Prime Minister and Minister of Legal Affairs, Ralph Gonsalves has commented on the circumstances in which a police officer or the court can have someone admitted to a psychiatric hospital.
Gonsalves’ comment came Tuesday morning on WE FM, amidst the ongoing discussion since last Friday surrounding the decision of the Magistrate Bertie Pompey to send former model Yugge Farrell for two weeks’ psychiatric evaluation.
Pompey’s decision at the Kingstown Magistrate’s Court came after Farrell, 22, of Lowmans Bay, pleaded not guilty to a charge that she used abusive language, to wit, “you dirty b***h” to Karen Duncan-Gonsalves on Jan. 4.
Duncan-Gonsalves is wife of Minister of Finance, Camillo Gonsalves and the prime minister’s daughter-in-law.
Gonsalves said the law sets out the framework to address the issue of mental health.
“And in terms of admitting persons to the psychiatric hospital, the law makes a distinction between voluntary patients — patients who go in voluntarily… medically recommended patients, … persons at large, … and an admission to the psychiatric hospital following an order made by the court,” the prime minister said.
Reading from the law, Gonsalves said: “Any person found wandering at large on a highway or in any public place and who by reason of his appearance, conduct, or conversation causes a police officer to believe that such a person is suffering from mental disorder, that police officer may take that person into custody and convey the person to a psychiatric hospital or a psychiatric ward.”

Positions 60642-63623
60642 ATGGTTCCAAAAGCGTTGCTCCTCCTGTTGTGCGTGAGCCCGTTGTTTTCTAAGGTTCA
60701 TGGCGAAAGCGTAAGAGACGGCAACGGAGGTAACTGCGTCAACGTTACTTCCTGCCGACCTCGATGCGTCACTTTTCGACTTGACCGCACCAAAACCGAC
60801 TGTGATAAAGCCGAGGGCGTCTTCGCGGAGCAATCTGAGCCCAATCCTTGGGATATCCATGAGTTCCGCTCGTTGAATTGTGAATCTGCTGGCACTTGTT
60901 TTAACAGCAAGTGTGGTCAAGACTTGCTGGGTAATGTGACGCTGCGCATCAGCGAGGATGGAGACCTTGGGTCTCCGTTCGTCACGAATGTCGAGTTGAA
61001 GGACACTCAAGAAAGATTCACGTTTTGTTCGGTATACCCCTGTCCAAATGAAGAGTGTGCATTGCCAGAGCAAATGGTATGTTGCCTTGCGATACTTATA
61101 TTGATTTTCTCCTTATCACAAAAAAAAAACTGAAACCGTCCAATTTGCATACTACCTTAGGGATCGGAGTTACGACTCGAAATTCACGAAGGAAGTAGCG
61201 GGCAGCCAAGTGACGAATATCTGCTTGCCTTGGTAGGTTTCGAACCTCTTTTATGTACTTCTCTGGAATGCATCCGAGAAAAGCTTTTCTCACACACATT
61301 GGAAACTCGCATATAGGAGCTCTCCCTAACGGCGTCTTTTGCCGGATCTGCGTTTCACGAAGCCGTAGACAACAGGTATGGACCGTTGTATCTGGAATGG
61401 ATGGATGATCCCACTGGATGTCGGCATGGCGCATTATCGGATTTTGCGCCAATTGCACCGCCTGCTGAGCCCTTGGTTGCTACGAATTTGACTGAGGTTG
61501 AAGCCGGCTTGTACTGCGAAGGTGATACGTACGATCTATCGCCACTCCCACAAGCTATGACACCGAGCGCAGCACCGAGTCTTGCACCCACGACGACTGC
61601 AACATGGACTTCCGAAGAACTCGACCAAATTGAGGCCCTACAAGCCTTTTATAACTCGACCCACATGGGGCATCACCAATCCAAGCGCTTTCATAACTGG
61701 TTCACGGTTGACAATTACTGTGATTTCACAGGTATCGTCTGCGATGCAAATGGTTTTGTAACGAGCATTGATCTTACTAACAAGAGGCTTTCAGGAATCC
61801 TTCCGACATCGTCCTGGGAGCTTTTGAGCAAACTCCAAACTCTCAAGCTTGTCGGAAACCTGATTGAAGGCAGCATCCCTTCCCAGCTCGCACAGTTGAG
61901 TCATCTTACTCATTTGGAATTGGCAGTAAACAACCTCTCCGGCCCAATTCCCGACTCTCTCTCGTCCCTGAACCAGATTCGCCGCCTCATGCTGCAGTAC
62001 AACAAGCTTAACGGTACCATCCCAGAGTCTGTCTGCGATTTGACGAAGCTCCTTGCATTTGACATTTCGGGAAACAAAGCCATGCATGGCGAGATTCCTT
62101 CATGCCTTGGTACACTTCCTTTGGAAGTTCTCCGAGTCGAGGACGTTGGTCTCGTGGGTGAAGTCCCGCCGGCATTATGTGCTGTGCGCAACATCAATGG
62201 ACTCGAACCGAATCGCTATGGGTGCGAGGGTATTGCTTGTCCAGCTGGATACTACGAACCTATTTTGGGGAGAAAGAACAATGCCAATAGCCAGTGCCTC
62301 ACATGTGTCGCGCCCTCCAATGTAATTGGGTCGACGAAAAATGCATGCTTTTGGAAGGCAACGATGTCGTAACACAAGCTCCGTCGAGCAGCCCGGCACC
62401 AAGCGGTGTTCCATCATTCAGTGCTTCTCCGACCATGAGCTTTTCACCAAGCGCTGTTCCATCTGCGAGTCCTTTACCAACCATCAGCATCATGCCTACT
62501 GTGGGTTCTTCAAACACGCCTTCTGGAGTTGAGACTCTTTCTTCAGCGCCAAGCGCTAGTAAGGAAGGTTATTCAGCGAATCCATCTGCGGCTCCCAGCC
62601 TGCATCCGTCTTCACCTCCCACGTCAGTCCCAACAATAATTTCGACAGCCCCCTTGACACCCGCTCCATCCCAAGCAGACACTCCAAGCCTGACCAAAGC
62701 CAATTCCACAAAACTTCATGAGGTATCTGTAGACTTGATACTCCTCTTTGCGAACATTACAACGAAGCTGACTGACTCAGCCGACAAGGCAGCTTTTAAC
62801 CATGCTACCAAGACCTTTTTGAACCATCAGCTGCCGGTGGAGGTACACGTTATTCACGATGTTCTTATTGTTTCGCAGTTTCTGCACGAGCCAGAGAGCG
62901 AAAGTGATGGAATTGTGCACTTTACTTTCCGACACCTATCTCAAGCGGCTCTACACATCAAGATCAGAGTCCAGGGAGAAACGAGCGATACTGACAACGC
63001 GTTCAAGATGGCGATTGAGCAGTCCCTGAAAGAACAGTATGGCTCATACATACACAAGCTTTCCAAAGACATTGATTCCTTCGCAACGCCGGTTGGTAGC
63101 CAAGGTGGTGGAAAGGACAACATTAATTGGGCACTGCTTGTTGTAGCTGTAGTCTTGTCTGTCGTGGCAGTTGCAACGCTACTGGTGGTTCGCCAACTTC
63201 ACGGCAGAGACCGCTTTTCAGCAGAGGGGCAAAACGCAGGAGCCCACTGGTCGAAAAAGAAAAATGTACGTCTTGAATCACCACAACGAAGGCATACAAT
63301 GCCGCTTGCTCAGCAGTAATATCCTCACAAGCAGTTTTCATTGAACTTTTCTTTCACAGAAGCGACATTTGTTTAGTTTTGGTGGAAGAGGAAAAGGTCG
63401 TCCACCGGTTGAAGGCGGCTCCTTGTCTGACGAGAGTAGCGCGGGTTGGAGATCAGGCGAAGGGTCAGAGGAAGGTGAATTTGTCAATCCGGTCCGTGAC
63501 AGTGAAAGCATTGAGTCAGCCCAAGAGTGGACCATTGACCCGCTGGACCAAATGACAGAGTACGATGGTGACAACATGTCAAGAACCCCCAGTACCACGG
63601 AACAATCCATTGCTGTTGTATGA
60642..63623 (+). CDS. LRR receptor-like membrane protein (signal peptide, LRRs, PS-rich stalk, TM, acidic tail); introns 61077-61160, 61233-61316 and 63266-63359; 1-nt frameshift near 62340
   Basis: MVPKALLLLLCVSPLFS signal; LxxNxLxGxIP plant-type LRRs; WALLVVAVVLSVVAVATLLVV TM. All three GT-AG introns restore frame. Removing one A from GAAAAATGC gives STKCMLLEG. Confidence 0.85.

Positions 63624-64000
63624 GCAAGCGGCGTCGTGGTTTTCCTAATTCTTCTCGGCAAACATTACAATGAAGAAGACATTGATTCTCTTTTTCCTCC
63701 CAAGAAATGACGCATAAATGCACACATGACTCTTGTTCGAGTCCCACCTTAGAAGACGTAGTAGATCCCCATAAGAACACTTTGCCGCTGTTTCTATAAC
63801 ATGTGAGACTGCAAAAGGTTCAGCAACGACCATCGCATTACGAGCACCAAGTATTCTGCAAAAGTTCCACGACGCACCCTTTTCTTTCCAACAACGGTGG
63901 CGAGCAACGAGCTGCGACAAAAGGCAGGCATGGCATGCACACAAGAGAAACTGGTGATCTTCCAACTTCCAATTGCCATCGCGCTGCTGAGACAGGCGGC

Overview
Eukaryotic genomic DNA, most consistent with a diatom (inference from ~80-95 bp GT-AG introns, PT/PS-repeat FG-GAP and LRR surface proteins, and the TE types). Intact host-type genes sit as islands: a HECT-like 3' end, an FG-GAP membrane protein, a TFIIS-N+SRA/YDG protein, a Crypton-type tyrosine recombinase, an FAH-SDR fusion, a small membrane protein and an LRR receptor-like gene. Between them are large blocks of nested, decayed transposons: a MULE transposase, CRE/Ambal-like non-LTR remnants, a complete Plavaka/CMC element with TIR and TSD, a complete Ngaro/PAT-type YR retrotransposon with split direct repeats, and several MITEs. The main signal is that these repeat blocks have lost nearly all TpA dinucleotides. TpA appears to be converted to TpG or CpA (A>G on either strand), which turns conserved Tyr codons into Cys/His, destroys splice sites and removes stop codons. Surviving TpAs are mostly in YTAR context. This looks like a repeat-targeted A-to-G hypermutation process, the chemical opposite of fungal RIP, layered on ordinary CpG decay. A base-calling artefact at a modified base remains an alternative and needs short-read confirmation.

The law further said that when a person is taken into custody under such circumstances, their relatives, if known, must be informed of the custody and psychiatric hospital or ward to which the person has been conveyed, Gonsalves said.
Regarding the section that deals with admission to a psychiatric hospital on orders of the court, Gonsalves said that where a court has ordered that a person charged before it who appears to be incapable of making his defence be detained for report, he shall be admitted to a psychiatric hospital and detailed therein.
“I am not talking about any particular case, eh? It’s just that, given the discussion, I think it is important that person appreciate what is the law,” Gonsalves said.
The law further said that the psychiatric hospital director, shall, as soon as practicable after admitting a patient under this subjection, make an examination as he considers necessary for determining whether the person is suffering from a mental disorder and in need of care or treatment and shall, within 21 days, submit a report to the court in writing as to the medical condition of the patient.
Gonsalves said that when the report is received from the court, the court may rescind the order and put the person on their defence.
The court may also order that the person remain in the hospital for such care and treatment, as the psychiatric hospital director considers necessary.
“So, there are provisions which everybody has to follow,” the prime minister said.
“I think the discussion is germane in respect of what I have read there, one, to show you what a court can do, and, to show you even what a policeman can do.”
Many persons have expressed surprise at the fact that the magistrate agreed to send Farrell for psychiatric evaluation without anyone in the Court having presented evidence to support their application.
The prime minister said he has his views about how court should proceed when dealing with this matter.
He, however, said he didn’t want to talk about them at that time because he had a meeting to attend.
“But I raise it because I was waiting over the last few days for some lawyer to come and talk about this thing. So I finally decided that I must make reference to these sections.”